14. Great post! I remember back two years ago when I joined Twitter (she says from her rocking chair), I loved it because it wasn't a time sink like blog reading was. I could hop on, chat for five minutes, and hop off, my craving for socializing satisfied. But now I could literally happily spend all day on Twitter.

    Twittercations are great for remembering what a quiet mind feels like. Thanks for the much-needed (and entertaining) reminder!

  15. It's about balance. Keeping up with industry news is important. Keeping up with blogs you enjoy is also important. Networking is important. Communicating with people is important, especially for writers and mothers of young children, because when else would we do do it? But everything in moderation.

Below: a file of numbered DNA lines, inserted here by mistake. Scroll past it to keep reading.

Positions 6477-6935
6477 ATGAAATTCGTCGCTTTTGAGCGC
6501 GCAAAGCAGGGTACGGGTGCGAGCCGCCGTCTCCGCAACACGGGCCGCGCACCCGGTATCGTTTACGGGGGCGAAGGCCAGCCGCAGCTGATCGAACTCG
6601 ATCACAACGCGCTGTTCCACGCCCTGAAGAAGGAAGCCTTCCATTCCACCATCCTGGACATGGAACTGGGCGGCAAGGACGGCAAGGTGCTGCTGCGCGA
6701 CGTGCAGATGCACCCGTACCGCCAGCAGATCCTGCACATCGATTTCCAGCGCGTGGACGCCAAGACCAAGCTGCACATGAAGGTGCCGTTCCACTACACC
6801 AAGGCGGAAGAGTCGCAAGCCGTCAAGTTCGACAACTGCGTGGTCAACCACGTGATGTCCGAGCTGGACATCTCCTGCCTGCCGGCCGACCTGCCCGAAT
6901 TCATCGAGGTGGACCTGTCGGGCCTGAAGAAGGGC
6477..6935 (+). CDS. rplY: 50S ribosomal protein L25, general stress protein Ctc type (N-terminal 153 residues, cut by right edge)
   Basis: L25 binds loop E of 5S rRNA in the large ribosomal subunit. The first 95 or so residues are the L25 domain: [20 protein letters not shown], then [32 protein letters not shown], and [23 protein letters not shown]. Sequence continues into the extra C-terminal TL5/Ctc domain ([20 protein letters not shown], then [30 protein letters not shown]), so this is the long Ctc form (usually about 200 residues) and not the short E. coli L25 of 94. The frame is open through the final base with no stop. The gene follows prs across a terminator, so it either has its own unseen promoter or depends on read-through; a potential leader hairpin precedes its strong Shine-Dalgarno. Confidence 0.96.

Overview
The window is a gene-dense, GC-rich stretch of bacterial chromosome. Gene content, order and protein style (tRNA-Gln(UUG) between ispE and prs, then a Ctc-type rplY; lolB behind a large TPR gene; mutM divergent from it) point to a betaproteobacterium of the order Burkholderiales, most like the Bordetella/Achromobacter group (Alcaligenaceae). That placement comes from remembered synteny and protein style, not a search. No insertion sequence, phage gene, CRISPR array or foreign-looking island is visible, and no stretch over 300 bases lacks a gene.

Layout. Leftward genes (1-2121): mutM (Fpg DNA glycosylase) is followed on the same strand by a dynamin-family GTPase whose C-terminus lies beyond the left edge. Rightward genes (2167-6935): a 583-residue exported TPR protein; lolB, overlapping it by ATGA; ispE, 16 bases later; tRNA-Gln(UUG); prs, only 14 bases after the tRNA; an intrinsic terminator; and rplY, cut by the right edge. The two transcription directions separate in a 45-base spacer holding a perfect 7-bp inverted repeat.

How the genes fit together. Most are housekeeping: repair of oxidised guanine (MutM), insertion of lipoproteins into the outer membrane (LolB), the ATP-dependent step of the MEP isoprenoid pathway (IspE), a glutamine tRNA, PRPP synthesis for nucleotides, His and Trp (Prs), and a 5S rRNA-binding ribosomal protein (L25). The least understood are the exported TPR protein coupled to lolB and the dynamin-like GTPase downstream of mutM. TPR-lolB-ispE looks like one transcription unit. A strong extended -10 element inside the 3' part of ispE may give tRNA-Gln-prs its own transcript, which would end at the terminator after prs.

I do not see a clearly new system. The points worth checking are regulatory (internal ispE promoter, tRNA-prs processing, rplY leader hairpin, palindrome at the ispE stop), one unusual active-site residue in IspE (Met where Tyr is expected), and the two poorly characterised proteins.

Here's to hoping you and Twitter can be just friends, even if you're the kind of friends who only see each other in passing at Target from time to time.

  16. Myra, I have missed you this weekend, and if it makes your already wonderful writing, as seen in the short stories, better then I'm all kinds of supportive! Though you are the one that got me hooked on twitter, so I'll just be waiting till you come back. Good luck finishing your page proofs!

  17. Thanks for your encouragement and advice, guys. Twitter and I are taking things slowly.


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  19. This was hilarious, (and oddly frightening). I'm still pretty new to Twitter, but already feel the symptoms kicking in -- more and more daily Twitter fixes have been necessary to, er, keep the pain away. I think I need to adopt your mantra. When I'm tweeting more than actually writing, you know things are going downhill...